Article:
Kurosawa, Akira. (2002, February 25). Akira kurosawa on rashomon. Retrieved from

Prince, Stephen. (2002, March 25). Rashomon. Retrieved from

Roth, W.D., & Mehta, J.D. (2002). The rashomon effect combining positivist and interpretivist approaches in the analysis of contested events. SOCIOLOGICAL METHODS & RESEARCH, 31(2), 43.

Liane Candelario said...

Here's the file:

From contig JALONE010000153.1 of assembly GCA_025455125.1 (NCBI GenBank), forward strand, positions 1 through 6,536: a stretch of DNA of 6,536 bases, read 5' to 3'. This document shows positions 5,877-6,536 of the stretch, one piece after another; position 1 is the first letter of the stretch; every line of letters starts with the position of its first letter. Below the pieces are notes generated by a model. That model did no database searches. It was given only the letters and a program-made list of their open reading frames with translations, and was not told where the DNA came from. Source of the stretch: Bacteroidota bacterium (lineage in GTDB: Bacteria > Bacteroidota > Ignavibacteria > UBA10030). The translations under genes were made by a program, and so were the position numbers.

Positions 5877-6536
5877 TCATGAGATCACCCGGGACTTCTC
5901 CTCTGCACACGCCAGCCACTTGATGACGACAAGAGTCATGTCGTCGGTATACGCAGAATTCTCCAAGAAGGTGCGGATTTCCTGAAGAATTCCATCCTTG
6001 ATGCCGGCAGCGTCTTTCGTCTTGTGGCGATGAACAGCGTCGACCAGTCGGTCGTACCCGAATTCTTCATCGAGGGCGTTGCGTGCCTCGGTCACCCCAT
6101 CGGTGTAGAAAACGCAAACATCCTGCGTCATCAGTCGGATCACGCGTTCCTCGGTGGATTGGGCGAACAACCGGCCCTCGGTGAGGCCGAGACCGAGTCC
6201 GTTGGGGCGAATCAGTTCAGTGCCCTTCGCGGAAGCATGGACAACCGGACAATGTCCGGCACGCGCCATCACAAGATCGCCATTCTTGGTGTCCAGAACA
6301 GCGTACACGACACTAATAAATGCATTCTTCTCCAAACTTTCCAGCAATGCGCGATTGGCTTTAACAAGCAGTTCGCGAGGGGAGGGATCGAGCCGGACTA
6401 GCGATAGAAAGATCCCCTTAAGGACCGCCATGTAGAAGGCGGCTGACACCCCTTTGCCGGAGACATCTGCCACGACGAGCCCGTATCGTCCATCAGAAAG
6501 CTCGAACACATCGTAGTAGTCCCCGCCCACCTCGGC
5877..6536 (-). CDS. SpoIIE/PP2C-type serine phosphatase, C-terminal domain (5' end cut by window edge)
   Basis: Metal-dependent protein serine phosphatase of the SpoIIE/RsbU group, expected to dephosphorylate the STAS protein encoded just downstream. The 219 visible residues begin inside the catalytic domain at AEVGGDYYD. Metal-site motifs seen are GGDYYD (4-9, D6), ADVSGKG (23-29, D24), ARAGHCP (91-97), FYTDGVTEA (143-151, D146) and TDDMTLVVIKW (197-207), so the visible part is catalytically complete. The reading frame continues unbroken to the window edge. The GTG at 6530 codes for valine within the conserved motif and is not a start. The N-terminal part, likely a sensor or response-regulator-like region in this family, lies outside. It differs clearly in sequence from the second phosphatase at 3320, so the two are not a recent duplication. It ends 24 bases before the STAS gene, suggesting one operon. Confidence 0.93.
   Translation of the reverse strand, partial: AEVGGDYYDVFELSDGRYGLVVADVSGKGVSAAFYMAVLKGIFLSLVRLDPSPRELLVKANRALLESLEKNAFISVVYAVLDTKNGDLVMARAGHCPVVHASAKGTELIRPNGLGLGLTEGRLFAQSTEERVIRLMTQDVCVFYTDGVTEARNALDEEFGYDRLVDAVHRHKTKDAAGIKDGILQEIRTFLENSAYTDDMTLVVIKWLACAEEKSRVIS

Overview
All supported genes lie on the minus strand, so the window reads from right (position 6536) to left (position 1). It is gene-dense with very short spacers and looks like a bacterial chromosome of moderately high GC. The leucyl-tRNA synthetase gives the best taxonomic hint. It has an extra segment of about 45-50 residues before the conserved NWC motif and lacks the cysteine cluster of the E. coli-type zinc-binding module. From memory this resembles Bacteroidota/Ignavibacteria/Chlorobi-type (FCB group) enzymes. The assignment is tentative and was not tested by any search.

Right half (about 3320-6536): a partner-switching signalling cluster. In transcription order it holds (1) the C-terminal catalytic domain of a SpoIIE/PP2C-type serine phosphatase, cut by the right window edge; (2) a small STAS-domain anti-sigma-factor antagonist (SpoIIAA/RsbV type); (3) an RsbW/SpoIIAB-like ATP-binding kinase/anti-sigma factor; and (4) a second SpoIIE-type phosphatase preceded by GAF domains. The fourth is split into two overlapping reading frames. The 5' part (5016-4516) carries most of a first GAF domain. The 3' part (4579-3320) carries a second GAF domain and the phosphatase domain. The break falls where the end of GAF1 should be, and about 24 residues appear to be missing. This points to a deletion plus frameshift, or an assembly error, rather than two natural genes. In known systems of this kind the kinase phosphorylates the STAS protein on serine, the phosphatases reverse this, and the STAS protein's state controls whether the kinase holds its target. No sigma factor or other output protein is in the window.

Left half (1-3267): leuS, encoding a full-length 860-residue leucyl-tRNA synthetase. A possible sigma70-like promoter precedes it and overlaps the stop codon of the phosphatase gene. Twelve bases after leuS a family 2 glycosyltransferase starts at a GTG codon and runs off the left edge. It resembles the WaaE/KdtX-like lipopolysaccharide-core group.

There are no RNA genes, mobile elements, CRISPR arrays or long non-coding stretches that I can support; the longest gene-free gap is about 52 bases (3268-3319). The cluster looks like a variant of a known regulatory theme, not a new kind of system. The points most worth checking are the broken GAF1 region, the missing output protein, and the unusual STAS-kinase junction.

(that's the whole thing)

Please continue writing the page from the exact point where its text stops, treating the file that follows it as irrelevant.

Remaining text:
What catapulted Rashomon to success may well be attributed in its ability to transcend beyond generations and cultures, not necessarily because it is the prima facie to a multi-narrative film approach, but because of how well it uncovers what seems to be the most contested battle of mankind- the perversion of truth. That, I believe, single-handedly carried the whole debate about Rashomon ever since it was released in the 1950s. Of course, there is no conclusion as to who holds the ultimate truth, and all that is left at the film viewer’s disposal won’t even be his rationality but his gut instinct to choose one gradient of truth amongst the multi-faceted confessions. I agree, however, that arriving at a decision doesn’t come blindly. There will always be a prepackaged conclusion, may it be intentional or not, within the progression of the story. It doesn’t have to be as final as a court (which by the way was never shown though perceived as present during the trials) reading its decision. For this instance, there is only a mere woodcutter retelling his self-proclaimed ‘coming clean’ version. As a film viewer who have been immersed in the continuous cycle of listening to a version of then ‘truth’ and watching as that version gets debunked or rephrased again and again, the pattern is obviously noticed and the quench to hear the ultimate truth grows stronger. It’s as if the ending isn’t the rolling of the credits but the individual attempt to reconcile how the man really died in the grove. In the end, who knows? After all, if there’s one thing that Rashomon surely relays to its audience- it is the fact that truth is, more often than not, just a story weaved at our own disposal.